Can you name 5 female artists whose work you admire?

The National Museum of Women in the Arts (NMWA) was founded to reform traditional histories of art. It is dedicated to discovering and making known women artists who have been overlooked or unacknowledged, and assuring the place of women in contemporary art. And it is located in Washington, D.C..

Still Life with Flowers and Gold Cups of Honor by Clara Peeters, 1612
Still Life with Flowers and Gold Cups of Honor by Clara Peeters, 1612

The museum’s founder, Wilhelmina Cole Holladay, and her husband Wallace F. Holladay began collecting art in the 1960s, just as scholars were beginning to discuss the under-representation of women in museum collections and major art exhibitions. Impressed by a 17th-century Flemish still life painting by Clara Peeters that they saw in Europe, they sought out information on Peeters and found that the definitive art history texts referenced neither her nor any other woman artist. They became committed to collecting artwork by women and eventually to creating a museum and research center.

The National Museum of Women in the Arts was incorporated in December 1981 as a private, non-profit museum, and the Holladay donation became the core of the institution’s permanent collection. After purchasing and extensively renovating a former Masonic Temple, NMWA opened in April 1987 with the inaugural exhibition American Women Artists, 1830–1930.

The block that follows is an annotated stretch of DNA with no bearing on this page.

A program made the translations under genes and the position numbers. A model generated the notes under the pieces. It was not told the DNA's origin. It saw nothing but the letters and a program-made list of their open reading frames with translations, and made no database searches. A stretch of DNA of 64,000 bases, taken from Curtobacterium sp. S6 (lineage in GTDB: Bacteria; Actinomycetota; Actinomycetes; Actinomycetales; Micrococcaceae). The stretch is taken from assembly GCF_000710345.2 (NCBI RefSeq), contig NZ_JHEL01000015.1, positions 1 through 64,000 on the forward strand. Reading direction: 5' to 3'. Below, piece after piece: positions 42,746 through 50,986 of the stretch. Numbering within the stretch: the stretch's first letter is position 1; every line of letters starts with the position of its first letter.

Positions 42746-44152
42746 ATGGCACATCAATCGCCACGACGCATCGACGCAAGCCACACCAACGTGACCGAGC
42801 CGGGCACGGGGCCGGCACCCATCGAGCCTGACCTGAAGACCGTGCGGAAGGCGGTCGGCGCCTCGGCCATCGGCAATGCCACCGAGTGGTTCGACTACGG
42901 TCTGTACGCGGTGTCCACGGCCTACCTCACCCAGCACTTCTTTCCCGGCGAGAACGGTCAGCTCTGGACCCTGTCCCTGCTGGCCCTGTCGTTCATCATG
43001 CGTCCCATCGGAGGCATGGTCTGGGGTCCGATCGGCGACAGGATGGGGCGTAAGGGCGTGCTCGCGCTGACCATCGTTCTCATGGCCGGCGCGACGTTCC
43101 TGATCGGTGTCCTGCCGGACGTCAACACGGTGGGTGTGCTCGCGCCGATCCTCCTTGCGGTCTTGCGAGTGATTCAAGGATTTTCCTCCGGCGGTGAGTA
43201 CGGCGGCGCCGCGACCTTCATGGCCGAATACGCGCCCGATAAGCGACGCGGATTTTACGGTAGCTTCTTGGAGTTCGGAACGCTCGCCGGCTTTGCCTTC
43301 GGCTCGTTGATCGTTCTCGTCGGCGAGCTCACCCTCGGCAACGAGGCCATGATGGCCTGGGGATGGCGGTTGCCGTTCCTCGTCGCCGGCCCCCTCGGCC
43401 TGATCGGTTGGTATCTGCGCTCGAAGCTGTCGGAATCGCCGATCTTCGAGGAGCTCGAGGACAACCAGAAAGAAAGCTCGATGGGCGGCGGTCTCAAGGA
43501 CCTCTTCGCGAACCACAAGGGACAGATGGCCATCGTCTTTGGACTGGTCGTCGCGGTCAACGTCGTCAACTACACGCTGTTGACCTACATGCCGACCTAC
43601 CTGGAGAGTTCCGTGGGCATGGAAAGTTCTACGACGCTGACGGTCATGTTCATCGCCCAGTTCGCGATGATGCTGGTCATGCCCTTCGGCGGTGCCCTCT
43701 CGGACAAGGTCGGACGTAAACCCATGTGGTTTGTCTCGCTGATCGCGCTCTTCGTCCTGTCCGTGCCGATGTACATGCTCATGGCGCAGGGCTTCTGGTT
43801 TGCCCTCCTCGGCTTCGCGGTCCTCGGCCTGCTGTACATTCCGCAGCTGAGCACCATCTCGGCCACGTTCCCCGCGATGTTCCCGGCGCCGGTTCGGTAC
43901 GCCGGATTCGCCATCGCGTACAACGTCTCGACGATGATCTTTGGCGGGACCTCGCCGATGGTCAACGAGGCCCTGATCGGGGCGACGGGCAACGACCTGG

To underscore its commitment to increasing the attention given to women in all disciplines, NMWA commissioned Pulitzer Prize-winning composer Ellen Taaffe Zwilich to write Concerto for Two Pianos and Orchestra inspired by five paintings from the permanent collection, for an opening concert.

In November 1997, the Elisabeth A. Kasser Wing was opened, adding two new galleries, a larger museum shop, and a reception room. Since opening its doors in 1987, the museum has acquired a collection of more than 4,500 paintings, sculptures, works on paper, and decorative art. Highlights of the collection include works by Mary Cassatt, Frida Kahlo, and Élisabeth Louise Vigée-Le Brun.

The collection currently contains more than 4,500 works in a variety of styles and media, spanning from the 16th century to present day. Among the earliest works is Lavinia Fontana’s Portrait of a Noblewoman, ca. 1580. There are also a number of special collections, including 18th century botanical prints, works by British and Irish women silversmiths from the 17th–19th centuries, and more than 1,000 unique and limited edition artists’ books.

Nearly 1,000 artists are represented, including Magdalena Abakanowicz, Lynda Benglis, Rosa Bonheur, Chakaia Booker, Louise Bourgeois, Lola Alvarez Bravo, Rosalba Carriera, Mary Cassatt, Elizabeth Catlett, Lavinia Fontana, Judy Chicago, Camille Claudel, Louisa Courtauld, Petah Coyne, Louise Dahl-Wolfe, Elaine de Kooning, Lesley Dill, Helen Frankenthaler, Sonia Gechtoff, Marguerite Gérard, Nan Goldin, Nancy Graves, Grace Hartigan, Frida Kahlo, Angelica Kauffman, Käthe Kollwitz, Lee Krasner, Justine Kurland, Bettye Lane, Marie Laurencin, Hung Liu, Judith Leyster, Maria Martinez, Maria Sibylla Merian, Joan Mitchell, Gabriele Münter, Elizabeth Murray, Alice Neel, Louise Nevelson, Sarah Miriam Peale, Clara Peeters, Lilla Cabot Perry, Jaune Quick-to-See Smith, Rachel Ruysch, Elisabetta Sirani, Joan Snyder, Lilly Martin Spencer, Alma Thomas, Suzanne Valadon, and Élisabeth-Louise Vigée-Le Brun. –